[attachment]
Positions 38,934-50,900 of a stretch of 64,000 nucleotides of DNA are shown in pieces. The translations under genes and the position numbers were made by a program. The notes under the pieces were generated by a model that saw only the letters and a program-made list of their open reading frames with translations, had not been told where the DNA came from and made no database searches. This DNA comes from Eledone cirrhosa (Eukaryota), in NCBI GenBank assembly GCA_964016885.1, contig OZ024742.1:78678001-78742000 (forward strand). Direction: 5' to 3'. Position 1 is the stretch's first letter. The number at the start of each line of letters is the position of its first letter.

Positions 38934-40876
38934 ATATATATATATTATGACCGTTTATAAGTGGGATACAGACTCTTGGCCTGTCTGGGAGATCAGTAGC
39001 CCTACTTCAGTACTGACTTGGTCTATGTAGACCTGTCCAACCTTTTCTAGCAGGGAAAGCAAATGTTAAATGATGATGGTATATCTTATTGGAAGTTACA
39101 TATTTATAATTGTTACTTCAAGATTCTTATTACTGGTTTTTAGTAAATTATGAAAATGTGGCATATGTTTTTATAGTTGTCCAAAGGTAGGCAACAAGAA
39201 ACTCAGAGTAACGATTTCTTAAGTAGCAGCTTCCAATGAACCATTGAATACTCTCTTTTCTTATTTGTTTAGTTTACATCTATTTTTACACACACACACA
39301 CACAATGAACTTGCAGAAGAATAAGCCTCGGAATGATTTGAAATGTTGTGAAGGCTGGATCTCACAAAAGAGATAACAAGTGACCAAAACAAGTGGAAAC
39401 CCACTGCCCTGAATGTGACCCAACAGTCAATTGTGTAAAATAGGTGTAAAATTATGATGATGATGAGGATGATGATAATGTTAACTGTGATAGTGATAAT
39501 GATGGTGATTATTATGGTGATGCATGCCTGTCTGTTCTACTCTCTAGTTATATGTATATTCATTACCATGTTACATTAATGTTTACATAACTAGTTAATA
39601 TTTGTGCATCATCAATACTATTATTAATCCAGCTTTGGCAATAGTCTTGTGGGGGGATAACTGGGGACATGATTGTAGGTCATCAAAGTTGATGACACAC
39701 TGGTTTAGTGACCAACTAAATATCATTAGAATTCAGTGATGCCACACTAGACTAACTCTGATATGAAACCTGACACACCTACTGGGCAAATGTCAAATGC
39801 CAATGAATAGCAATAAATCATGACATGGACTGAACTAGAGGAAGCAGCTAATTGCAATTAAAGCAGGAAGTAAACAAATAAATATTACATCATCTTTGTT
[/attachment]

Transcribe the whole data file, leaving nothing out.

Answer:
Positions 38,934-50,900 of a stretch of 64,000 nucleotides of DNA are shown in pieces. The translations under genes and the position numbers were made by a program. The notes under the pieces were generated by a model that saw only the letters and a program-made list of their open reading frames with translations, had not been told where the DNA came from and made no database searches. This DNA comes from Eledone cirrhosa (Eukaryota), in NCBI GenBank assembly GCA_964016885.1, contig OZ024742.1:78678001-78742000 (forward strand). Direction: 5' to 3'. Position 1 is the stretch's first letter. The number at the start of each line of letters is the position of its first letter.

Positions 38934-40876
38934 ATATATATATATTATGACCGTTTATAAGTGGGATACAGACTCTTGGCCTGTCTGGGAGATCAGTAGC
39001 CCTACTTCAGTACTGACTTGGTCTATGTAGACCTGTCCAACCTTTTCTAGCAGGGAAAGCAAATGTTAAATGATGATGGTATATCTTATTGGAAGTTACA
39101 TATTTATAATTGTTACTTCAAGATTCTTATTACTGGTTTTTAGTAAATTATGAAAATGTGGCATATGTTTTTATAGTTGTCCAAAGGTAGGCAACAAGAA
39201 ACTCAGAGTAACGATTTCTTAAGTAGCAGCTTCCAATGAACCATTGAATACTCTCTTTTCTTATTTGTTTAGTTTACATCTATTTTTACACACACACACA
39301 CACAATGAACTTGCAGAAGAATAAGCCTCGGAATGATTTGAAATGTTGTGAAGGCTGGATCTCACAAAAGAGATAACAAGTGACCAAAACAAGTGGAAAC
39401 CCACTGCCCTGAATGTGACCCAACAGTCAATTGTGTAAAATAGGTGTAAAATTATGATGATGATGAGGATGATGATAATGTTAACTGTGATAGTGATAAT
39501 GATGGTGATTATTATGGTGATGCATGCCTGTCTGTTCTACTCTCTAGTTATATGTATATTCATTACCATGTTACATTAATGTTTACATAACTAGTTAATA
39601 TTTGTGCATCATCAATACTATTATTAATCCAGCTTTGGCAATAGTCTTGTGGGGGGATAACTGGGGACATGATTGTAGGTCATCAAAGTTGATGACACAC
39701 TGGTTTAGTGACCAACTAAATATCATTAGAATTCAGTGATGCCACACTAGACTAACTCTGATATGAAACCTGACACACCTACTGGGCAAATGTCAAATGC
39801 CAATGAATAGCAATAAATCATGACATGGACTGAACTAGAGGAAGCAGCTAATTGCAATTAAAGCAGGAAGTAAACAAATAAATATTACATCATCTTTGTT